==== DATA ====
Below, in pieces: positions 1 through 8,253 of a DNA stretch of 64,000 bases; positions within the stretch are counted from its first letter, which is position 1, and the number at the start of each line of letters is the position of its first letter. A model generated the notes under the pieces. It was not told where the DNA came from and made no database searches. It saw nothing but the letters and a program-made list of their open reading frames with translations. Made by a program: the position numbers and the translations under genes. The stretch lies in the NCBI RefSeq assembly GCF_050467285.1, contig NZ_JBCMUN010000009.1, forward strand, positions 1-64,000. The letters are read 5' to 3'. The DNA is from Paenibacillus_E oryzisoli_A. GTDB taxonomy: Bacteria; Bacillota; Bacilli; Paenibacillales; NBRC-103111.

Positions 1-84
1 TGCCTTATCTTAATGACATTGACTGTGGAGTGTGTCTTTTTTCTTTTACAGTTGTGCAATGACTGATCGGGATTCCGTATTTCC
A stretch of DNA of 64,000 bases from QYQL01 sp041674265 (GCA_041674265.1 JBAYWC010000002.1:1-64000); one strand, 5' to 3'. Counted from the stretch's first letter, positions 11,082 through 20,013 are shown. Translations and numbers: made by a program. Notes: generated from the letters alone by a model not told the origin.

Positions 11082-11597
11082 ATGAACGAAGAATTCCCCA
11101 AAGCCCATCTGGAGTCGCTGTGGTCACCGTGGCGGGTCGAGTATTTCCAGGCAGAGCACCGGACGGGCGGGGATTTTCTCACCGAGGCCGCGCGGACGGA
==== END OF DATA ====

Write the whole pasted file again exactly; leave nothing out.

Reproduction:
Below, in pieces: positions 1 through 8,253 of a DNA stretch of 64,000 bases; positions within the stretch are counted from its first letter, which is position 1, and the number at the start of each line of letters is the position of its first letter. A model generated the notes under the pieces. It was not told where the DNA came from and made no database searches. It saw nothing but the letters and a program-made list of their open reading frames with translations. Made by a program: the position numbers and the translations under genes. The stretch lies in the NCBI RefSeq assembly GCF_050467285.1, contig NZ_JBCMUN010000009.1, forward strand, positions 1-64,000. The letters are read 5' to 3'. The DNA is from Paenibacillus_E oryzisoli_A. GTDB taxonomy: Bacteria; Bacillota; Bacilli; Paenibacillales; NBRC-103111.

Positions 1-84
1 TGCCTTATCTTAATGACATTGACTGTGGAGTGTGTCTTTTTTCTTTTACAGTTGTGCAATGACTGATCGGGATTCCGTATTTCC
A stretch of DNA of 64,000 bases from QYQL01 sp041674265 (GCA_041674265.1 JBAYWC010000002.1:1-64000); one strand, 5' to 3'. Counted from the stretch's first letter, positions 11,082 through 20,013 are shown. Translations and numbers: made by a program. Notes: generated from the letters alone by a model not told the origin.

Positions 11082-11597
11082 ATGAACGAAGAATTCCCCA
11101 AAGCCCATCTGGAGTCGCTGTGGTCACCGTGGCGGGTCGAGTATTTCCAGGCAGAGCACCGGACGGGCGGGGATTTTCTCACCGAGGCCGCGCGGACGGA